March 14, 2007

Some Mathematical Reflections on Communion

Mark Harris wrote a post on his blog the other day about Bishop David Bena’s recent move from The Episcopal Church to the Convocation for Anglicans in North America (CANA). Bishop Bena is recently retired from the ultraconservative Diocese of Albany. CANA is claimed by the Church of Nigeria (Anglican Communion) to be “a mission of the Church of Nigeria.” Mark raises various questions about who is in communion with whom and what is the nature of the “transfer” that has taken place. When I read Mark’s post, it had already attracted 23 comments from visitors, and it is probably fair to say that all this analysis has raised rather more questions than it has answered.

Let me assure you at the outset that I do not have the answers that would clarify all the issues involved. The situation makes it clear that the informality of the Anglican Communion can be something of a problem in unfamiliar and challenging circumstances. Although I am not enthusiastic about any proposal for an Anglican covenant—the much talked about idea is really intended as a mechanism to keep The Episcopal Church out of the twenty-first century—some agreement that spelled out how the Anglican Communion is supposed to work could actually be helpful if it avoided anything touching upon doctrine.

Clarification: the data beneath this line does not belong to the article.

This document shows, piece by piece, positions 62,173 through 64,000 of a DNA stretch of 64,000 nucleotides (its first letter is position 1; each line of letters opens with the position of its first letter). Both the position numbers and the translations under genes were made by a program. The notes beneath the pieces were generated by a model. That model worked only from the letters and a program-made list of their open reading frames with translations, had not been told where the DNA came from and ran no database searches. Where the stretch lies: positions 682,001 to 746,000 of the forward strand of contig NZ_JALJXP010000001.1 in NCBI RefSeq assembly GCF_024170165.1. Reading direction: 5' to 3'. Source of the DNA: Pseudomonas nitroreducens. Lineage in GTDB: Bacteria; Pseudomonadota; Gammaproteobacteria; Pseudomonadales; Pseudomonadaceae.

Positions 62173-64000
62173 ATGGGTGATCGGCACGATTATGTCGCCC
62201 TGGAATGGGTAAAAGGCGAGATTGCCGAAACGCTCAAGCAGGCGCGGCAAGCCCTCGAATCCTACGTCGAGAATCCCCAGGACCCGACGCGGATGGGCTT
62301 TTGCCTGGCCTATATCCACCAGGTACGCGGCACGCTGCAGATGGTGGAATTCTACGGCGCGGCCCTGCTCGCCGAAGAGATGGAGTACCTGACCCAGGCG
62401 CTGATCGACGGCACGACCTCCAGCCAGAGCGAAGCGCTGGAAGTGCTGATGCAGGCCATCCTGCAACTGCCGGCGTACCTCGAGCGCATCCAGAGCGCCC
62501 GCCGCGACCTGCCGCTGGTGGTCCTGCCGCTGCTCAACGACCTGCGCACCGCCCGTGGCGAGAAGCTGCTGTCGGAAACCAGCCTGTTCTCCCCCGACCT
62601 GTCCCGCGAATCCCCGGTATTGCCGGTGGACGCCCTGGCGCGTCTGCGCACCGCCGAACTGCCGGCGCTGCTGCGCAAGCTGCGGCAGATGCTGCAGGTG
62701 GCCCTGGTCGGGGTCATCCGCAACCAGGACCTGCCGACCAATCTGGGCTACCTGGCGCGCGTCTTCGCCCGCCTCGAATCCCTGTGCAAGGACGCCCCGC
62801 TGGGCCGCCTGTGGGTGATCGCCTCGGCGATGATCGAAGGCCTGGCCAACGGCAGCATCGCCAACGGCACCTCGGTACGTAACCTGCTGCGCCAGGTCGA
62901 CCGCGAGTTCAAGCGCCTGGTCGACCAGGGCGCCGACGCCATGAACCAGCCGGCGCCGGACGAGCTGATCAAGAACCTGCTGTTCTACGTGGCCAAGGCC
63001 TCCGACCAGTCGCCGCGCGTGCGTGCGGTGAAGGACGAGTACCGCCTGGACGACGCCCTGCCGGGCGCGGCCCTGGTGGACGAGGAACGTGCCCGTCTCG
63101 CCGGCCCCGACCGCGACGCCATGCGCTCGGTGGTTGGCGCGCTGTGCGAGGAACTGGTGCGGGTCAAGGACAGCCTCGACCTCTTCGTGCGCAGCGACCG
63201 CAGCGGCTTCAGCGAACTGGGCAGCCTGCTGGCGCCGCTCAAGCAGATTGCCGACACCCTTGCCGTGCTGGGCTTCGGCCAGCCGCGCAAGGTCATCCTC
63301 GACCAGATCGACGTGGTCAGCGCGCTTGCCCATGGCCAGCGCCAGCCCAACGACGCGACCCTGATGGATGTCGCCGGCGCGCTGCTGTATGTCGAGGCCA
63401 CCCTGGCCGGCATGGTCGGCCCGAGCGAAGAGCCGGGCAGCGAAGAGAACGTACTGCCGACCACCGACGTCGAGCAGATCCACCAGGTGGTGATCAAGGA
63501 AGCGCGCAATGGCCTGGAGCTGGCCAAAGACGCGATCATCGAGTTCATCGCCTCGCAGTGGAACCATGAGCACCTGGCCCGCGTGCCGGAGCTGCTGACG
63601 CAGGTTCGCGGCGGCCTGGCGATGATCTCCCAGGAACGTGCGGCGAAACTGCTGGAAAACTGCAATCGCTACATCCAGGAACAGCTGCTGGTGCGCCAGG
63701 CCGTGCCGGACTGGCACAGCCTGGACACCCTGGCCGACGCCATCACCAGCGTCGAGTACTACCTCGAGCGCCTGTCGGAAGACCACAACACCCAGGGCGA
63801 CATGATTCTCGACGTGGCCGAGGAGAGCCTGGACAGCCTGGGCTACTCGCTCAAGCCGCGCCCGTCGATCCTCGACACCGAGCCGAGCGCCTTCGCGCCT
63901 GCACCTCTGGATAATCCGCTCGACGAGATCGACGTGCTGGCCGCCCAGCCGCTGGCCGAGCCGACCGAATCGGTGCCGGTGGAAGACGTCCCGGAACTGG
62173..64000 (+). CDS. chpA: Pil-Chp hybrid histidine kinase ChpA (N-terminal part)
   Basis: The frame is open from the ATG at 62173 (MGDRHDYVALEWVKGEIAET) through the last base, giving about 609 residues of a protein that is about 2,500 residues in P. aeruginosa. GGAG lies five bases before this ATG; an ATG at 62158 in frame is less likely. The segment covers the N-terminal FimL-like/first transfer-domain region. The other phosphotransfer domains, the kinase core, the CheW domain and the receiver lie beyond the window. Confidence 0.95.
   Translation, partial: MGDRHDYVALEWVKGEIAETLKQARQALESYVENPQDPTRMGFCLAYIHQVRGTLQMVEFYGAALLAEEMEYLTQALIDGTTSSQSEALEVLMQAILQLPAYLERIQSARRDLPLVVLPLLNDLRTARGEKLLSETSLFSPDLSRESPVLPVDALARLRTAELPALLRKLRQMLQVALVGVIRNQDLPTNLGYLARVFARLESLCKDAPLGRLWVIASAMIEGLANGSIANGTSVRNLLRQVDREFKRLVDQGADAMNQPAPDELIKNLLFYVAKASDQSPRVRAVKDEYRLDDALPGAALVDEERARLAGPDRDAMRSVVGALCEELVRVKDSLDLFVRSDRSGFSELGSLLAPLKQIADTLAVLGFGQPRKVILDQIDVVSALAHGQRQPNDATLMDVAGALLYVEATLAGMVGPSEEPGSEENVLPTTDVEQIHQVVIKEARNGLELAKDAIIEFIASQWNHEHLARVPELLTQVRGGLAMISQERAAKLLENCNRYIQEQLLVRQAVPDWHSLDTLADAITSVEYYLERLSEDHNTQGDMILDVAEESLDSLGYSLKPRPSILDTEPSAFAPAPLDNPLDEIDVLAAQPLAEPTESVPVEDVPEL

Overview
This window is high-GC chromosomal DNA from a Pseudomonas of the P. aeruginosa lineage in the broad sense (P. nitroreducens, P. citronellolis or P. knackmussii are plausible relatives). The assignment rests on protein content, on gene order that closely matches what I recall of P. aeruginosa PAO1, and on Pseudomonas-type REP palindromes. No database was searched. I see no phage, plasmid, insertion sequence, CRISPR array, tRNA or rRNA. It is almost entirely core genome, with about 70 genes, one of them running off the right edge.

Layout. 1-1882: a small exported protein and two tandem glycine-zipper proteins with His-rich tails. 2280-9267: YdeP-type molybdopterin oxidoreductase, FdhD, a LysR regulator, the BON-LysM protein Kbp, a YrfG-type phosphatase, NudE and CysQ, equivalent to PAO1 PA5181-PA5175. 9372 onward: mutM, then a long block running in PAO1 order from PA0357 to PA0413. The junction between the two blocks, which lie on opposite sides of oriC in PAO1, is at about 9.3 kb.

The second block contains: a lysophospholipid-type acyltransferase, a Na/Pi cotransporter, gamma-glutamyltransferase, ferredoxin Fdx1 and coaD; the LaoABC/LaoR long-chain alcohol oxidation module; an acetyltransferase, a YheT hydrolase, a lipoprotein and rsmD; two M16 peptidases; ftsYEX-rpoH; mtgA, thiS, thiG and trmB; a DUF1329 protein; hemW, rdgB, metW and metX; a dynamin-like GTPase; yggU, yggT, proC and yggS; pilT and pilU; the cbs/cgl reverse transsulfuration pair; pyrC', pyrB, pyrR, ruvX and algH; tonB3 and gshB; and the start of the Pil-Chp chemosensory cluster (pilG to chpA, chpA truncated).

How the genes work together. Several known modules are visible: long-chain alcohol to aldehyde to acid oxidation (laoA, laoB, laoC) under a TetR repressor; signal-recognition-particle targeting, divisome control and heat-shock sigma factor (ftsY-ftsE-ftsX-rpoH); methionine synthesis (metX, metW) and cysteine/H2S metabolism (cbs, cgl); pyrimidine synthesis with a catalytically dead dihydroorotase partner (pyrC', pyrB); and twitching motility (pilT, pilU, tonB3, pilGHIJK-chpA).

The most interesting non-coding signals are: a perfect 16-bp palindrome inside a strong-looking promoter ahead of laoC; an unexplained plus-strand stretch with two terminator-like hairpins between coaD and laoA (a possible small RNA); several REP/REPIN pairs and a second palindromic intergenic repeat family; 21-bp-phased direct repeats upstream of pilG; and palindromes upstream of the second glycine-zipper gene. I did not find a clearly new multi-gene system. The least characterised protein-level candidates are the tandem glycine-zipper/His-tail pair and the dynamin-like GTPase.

Even before the 2003 General Convention voted to consecrate Gene Robinson, there was some doubt about what churches were in communion with what other churches, since the ordination of women had already put strains on our Anglican fellowship. It is becoming increasingly clear that “being in communion” does not have a simple, universally accepted meaning, and, in practice, the concept does not always imply what we might expect. What is required for one church to be in communion with another?

Consider a particular case. The Episcopal and Nigerian churches are in the Anglican Communion and in communion with Canterbury, which might lead one to think that they should be in communion with one another. Nigeria claims not to be in communion with The Episcopal Church, however, which, as far as I can tell, has not declared itself out of communion with the Church of Nigeria. This could have the consequence—I cannot say whether it actually does—that a bishop could transfer “lawfully” from The Episcopal Church to the Church of Nigeria but could not transfer back. (Since, of course, the Anglican Communion really has no enforcement mechanism, anyone can get away with anything that doesn’t cause too much commotion.) This is, of course, goofy. It’s certainly goofy if it’s true, and it’s also goofy that we don’t know whether it’s true or not! Of course, it may be that the Episcopal/Nigerian church relationship cannot be what the Nigerians say it is.